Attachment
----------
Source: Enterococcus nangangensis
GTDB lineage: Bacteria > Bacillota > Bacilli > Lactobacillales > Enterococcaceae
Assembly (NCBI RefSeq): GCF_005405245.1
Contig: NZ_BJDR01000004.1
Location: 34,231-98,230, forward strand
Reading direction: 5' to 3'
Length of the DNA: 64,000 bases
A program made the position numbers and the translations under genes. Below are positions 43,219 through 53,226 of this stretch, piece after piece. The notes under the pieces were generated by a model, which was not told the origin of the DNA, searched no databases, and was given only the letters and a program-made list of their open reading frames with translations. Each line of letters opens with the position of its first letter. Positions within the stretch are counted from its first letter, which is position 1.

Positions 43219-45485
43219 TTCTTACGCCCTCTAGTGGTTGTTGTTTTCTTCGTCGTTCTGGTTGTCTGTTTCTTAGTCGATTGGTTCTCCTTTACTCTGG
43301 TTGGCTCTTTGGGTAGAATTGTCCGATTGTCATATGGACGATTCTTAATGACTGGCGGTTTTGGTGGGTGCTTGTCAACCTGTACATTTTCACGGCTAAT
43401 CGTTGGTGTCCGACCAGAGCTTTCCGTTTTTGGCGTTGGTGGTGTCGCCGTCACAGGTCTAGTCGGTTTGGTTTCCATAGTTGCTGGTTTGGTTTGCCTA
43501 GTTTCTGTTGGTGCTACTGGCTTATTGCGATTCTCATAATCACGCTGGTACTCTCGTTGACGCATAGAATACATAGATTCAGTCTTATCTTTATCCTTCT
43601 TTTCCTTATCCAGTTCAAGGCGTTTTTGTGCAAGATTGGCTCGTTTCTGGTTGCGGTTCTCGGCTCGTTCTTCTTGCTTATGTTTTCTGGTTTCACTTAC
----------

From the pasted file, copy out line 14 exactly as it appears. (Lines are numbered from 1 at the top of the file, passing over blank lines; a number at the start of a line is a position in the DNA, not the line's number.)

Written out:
43601 TTTCCTTATCCAGTTCAAGGCGTTTTTGTGCAAGATTGGCTCGTTTCTGGTTGCGGTTCTCGGCTCGTTCTTCTTGCTTATGTTTTCTGGTTTCACTTAC